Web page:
A Complete Guide To French Reflexive Verbs

Reflexive verbs are very common in the French language. So many daily used verbs in French are reflexive and it can be daunting for non-French natives. 

But don’t worry! In 5 minutes, after reading this post, you will know exactly how to recognise, use, conjugate, and understand French reflexive verbs!

🇫🇷 **This is part of the French Grammar Crash Course which will put together all the basics of French grammar.**

What is a Reflexive Verb? 

To put it simply, French reflexive verbs are those verbs with the little pronoun “se” in front of them. 

In other words, reflexive verbs are verbs that indicate an action carried out by the subject on themselves. In English, we often use reflexive pronouns such as “myself,” “yourself,” or “ourselves” to convey similar meanings. 

In French, these reflexive verbs are formed by adding the reflexive pronouns “me,” “te,” “se,” “nous,” “vous,” or “se” before the verb.

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What French Verbs are Reflexive?

The list is long… very long. 

However, usually, reflexive verbs indicate one of these things:

  1. Daily routines and personal care Reflexive verbs are commonly used when describing activities related to personal care, grooming, or daily routines. 

Se laver: to wash oneself

Se réveiller: to wake up

Se brosser les dents: to brush one’s teeth

Se lever: to get up

Se coucher: to go to bed/to lie down

S’endormir: to fall asleep

Se doucher: to take a shower

Se maquiller: to put makeup on

Se raser: to shave

    1. Emotions and states of being: Reflexive verbs can also express emotions or states of being. 

Se sentir: to feel

Se fâcher: to get angry

Se reposer: to rest

S’amuser: to have fun

S’ennuyer: to feel bored

Se brosser les cheveux: to brush one’s hair

    1. Reciprocal actions: Reflexive verbs are used to indicate reciprocal actions between two or more people. 

Se parler: to talk to each other

Se rencontrer: to meet each other

Se comprendre: to understand each other

Se connaître: to meet, to know each other

S’embrasser: to kiss each other

Se téléphoner: to call each other

    1. Other actions done to oneself

Se demander: to wonder (literally: to ask oneself)

Se placer: to place oneself, to position oneself

S’appeler: to be called

Se cacher: to hide

Se taire: to stop talking

Se perdre: to get lost

There are of course many more, but this is a list to help you get started.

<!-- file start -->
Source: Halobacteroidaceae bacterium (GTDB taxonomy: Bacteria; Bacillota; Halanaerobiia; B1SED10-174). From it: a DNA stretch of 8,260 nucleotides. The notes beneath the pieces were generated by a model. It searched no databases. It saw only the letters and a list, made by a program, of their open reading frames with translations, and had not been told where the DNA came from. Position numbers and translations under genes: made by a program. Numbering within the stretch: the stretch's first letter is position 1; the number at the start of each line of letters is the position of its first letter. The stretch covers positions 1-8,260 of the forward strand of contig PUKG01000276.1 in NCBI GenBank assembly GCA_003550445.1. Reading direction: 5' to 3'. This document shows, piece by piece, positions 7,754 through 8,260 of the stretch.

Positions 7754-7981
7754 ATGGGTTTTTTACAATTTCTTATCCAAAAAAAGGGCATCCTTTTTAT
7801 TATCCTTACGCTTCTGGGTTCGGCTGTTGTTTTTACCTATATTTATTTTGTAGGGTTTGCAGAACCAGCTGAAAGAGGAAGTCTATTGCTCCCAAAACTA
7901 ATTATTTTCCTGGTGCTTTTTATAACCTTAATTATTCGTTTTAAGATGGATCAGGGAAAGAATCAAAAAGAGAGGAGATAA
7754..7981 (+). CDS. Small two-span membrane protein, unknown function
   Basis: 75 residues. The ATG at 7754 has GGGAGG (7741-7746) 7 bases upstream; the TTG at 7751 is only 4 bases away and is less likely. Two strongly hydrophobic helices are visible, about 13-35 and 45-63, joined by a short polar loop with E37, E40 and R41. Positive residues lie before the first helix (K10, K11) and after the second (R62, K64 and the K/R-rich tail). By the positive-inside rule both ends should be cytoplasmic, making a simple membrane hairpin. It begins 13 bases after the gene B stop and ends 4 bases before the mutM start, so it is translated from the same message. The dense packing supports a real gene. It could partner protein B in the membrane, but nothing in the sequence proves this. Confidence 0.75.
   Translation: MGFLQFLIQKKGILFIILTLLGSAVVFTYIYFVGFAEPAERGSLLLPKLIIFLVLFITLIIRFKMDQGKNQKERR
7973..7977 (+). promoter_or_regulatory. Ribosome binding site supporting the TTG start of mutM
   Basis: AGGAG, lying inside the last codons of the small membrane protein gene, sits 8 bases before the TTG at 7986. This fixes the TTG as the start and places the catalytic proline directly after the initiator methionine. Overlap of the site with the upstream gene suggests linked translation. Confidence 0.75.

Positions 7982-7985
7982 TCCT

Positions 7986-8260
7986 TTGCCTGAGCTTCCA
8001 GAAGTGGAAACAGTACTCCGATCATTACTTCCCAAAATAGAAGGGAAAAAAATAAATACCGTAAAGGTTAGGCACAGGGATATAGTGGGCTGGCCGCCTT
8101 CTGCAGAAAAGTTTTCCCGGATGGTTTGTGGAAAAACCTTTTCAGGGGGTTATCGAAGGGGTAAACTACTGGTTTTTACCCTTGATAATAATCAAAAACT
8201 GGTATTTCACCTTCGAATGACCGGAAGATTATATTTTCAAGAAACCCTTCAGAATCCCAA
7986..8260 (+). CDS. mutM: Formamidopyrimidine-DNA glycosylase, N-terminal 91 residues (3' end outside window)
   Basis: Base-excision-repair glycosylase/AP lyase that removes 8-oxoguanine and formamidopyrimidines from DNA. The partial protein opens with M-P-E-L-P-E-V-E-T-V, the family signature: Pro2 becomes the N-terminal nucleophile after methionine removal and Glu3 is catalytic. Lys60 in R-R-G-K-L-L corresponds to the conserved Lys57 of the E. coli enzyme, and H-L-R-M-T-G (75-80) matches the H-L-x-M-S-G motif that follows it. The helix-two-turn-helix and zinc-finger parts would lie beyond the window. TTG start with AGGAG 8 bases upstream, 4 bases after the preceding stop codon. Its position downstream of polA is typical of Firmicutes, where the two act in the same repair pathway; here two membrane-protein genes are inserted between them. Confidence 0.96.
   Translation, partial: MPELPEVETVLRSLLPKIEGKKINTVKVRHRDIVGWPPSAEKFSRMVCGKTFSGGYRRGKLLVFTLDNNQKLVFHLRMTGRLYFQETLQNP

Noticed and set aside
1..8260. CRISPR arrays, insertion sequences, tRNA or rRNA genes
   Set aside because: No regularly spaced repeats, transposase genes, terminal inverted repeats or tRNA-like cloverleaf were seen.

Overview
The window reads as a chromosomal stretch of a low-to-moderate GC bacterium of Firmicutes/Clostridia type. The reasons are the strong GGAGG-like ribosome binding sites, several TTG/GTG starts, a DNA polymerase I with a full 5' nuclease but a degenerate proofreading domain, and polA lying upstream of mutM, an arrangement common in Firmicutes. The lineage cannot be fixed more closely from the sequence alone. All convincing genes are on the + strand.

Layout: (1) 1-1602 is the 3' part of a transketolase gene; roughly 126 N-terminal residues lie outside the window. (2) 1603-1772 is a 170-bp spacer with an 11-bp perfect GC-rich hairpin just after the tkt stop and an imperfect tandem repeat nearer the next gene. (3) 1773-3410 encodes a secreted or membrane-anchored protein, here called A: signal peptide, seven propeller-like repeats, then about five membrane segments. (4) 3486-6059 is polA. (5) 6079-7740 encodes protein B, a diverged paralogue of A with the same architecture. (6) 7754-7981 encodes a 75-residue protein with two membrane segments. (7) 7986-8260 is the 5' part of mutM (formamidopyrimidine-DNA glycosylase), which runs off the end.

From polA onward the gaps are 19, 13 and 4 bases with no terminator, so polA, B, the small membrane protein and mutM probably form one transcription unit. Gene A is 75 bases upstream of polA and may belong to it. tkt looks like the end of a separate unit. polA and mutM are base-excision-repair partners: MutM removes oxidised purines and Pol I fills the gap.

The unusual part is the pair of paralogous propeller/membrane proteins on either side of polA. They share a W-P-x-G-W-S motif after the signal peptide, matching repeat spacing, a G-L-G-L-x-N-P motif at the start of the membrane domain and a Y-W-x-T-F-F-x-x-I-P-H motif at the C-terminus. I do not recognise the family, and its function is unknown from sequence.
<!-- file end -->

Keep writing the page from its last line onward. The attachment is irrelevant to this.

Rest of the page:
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How to conjugate reflexive verbs? 

Conjugating reflexive verbs requires adding the appropriate reflexive pronoun in front of the verb and then conjugating the verb itself. The reflexive pronoun used depends on the subject and the verb tense.

je me
tu te
Il / elle / on se
nous nous
vous vous
Ils / elles se

Je me lave 
I wash myself

Tu te réveilles 
You wake up

On se brosse les dents 
One brushes one's teeth

Nous nous reposons 
We rest

Vous vous sentez bien 
You feel well

Elles se parlent 
They talk to each other

French Reflexive Verbs in Passé Composé

Teacher tip: In composed tenses, aka those that need an auxiliary (passé composé, plus-que-parfait, conditionnel passé, etc.) reflexive verbs are always conjugated with être. This means the participe passé will accord with the subject. 

Je me suis demandée quand tu allais arriver.
I wondered when you would arrive.

The e at the end of demandée indicates that a woman is speaking. However, this is only noticeable in writing, as the pronunciation doesn’t change. 

Negative Sentences with Reflexive Verbs

To form a negative sentence with verbes réfléchis, it works just like the other verbs.

S + ne + V + pas + O

Je ne me lève pas avant 8 heures.
I don’t wake up before 8 o’clock.

In composed tenses, pas goes between the auxiliary and the participe passé. 

Tu ne t’es pas encore lavé? 
You haven’t washed yet?


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Common reflexive verb patterns

While many reflexive verbs are formed by simply adding the reflexive pronoun before the verb, some verbs have specific patterns. These patterns may include prepositions or changes in the meaning of the verb. Some common patterns are:

    • Verbs followed by prepositions: “s’intéresser à” (to be interested in), “se souvenir de” (to remember), or “se plaindre de” (to complain about).

    • Reflexive verbs with infinitives: “se mettre à” (to start), “se décider à” (to decide), or “se mettre à” (to begin).

    • Reflexive verbs with reciprocal meaning: “se rencontrer” (to meet), “se saluer” (to greet), or “se quitter” (to leave each other).


French reflexive verbs may initially seem confusing, but with practice and understanding, they can become second nature. Remember to pay attention to context and use the appropriate reflexive pronouns for different subjects and verb tenses. By incorporating reflexive verbs into your language learning journey, you will gain a deeper understanding of the French language.


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